Guardianship Of An Incapacitated Adult
Florida Adult Guardianships Explained
There are two petitions needed to begin a typical Guardianship proceeding — a Petition to Determine Incapacity and a Petition for the Appointment of a Guardian. After the Petition to Determine Incapacity is filed, the judge will appoint a three-person panel, “a committee,” to examine the alleged incapacitated person.
Each committee member will meet with the proposed incapacitated person and conduct an examination to determine the extent, if any, that the person is incapacitated. If a majority of the committee members determine that the person is not incapacitated, the petitions that were filed to initiate the proceedings are dismissed by the court; however, if a majority determines that the person is incapacitated, the proceedings continue.
At the same time, the court will appoint an attorney to represent the alleged incapacitated person. Prior to the appointment of a Guardian, the alleged incapacitated person has the right to hire a different attorney to represent them in the proceedings, if they desire.
After The Examinations
After all three examinations are completed and filed with the court, a hearing will take place for the judge to determine the level of incapacity and whether a Guardianship is necessary, or if there are less restrictive means of assistance available. These hearings usually occur together.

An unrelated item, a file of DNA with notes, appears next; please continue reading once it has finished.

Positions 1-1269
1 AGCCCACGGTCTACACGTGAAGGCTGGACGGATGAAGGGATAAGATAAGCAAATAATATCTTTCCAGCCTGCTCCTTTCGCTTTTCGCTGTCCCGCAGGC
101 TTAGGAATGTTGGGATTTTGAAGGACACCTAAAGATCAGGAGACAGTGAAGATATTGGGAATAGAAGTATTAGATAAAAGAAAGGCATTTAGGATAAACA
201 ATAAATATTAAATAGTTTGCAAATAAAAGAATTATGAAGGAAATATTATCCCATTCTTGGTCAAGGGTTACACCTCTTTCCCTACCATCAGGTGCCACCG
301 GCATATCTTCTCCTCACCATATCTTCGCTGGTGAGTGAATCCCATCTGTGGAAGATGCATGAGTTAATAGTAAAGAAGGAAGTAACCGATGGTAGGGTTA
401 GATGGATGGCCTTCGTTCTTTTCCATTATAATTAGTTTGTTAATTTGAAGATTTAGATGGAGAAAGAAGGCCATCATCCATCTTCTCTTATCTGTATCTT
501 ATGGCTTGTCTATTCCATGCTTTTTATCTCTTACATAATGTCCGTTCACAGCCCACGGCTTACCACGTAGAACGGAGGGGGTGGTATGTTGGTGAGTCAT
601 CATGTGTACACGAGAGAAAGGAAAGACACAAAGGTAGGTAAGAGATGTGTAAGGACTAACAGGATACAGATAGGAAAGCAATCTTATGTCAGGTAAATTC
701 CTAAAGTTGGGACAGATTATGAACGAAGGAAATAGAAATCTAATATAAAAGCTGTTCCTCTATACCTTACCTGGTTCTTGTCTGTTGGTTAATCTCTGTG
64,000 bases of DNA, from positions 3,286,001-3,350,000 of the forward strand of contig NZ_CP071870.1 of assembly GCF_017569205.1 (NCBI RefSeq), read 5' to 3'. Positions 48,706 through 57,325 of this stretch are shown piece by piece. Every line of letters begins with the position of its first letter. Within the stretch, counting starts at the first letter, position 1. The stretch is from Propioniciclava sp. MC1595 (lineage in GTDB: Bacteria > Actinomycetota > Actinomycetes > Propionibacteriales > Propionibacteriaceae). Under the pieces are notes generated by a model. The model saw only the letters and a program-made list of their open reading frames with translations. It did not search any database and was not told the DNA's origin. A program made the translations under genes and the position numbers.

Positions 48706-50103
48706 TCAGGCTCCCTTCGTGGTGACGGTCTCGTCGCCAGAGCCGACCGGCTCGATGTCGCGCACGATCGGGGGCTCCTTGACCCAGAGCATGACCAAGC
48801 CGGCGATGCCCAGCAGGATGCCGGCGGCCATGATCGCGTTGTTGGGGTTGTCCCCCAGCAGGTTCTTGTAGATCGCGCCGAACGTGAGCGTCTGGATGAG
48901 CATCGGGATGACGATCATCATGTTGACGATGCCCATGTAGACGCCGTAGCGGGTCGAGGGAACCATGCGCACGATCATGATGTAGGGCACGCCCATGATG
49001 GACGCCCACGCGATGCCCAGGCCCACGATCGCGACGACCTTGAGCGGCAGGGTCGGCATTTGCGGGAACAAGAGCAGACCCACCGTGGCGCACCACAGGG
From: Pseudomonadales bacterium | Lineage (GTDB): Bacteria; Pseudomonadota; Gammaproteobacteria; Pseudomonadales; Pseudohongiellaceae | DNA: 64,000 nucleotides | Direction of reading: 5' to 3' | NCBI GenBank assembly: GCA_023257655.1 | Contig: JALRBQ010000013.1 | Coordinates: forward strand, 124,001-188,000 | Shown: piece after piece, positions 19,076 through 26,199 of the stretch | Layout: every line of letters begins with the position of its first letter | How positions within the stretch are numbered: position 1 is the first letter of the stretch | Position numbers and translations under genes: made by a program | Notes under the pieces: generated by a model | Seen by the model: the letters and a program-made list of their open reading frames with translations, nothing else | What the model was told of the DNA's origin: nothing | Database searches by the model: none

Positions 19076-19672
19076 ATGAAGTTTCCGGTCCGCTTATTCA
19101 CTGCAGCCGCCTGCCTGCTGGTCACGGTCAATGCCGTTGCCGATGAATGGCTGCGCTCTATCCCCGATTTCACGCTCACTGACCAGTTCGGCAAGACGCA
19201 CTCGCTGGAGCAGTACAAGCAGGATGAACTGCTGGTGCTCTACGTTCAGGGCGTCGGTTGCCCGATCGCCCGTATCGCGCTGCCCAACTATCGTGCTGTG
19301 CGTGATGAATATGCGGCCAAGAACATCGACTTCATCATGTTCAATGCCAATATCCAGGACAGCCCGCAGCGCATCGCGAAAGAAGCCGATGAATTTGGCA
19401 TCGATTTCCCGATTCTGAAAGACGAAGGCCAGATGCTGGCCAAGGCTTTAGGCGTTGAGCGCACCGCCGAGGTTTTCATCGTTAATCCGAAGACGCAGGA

If the incapacitated person had proper estate planning prior to the Guardianship proceedings, it might be possible to avoid the appointment of a Guardian, even if incapacity has been found. These documents include a revocable living trust, a durable power of attorney and a designation of health care surrogate.
The Role Of The Guardian
The Guardianship court will appoint a person to serve as Guardian, which can be a family member or professional Guardian.
The Guardian, whether a family member or a professional, is required to retain the services of a Guardianship lawyer throughout all stages of the proceedings, to ensure that the responsibilities of a Guardian are satisfied.
The Guardian is required to file an initial inventory and annual accounting of the ward’s finances and an initial and annual plan regarding the plan of care for the ward.
These documents must be filed with the court and are reviewed by the court’s Guardianship auditor to ensure the Guardian is acting in the best interest of the ward.
The Guardian must always act in the ward’s best interests and account to the court for their actions and for any money or property payable to the ward. Guardians are entitled to reasonable compensation for their services but must be prepared to provide documentation of expenses and must get approval from the court before their compensation is received.
A Guardianship lawyer can assist with preparing the documents to request appointment of a Guardianship and answer questions about the responsibilities a Guardian assumes.
Guardians are authorized to engage in the day-to-day care and maintenance of the ward. If the Guardian needs to do something beyond the typical day-to-day duties, permission from the court is usually required, such as permission to sell the real estate of the ward or to enter into a contract on the ward’s behalf.
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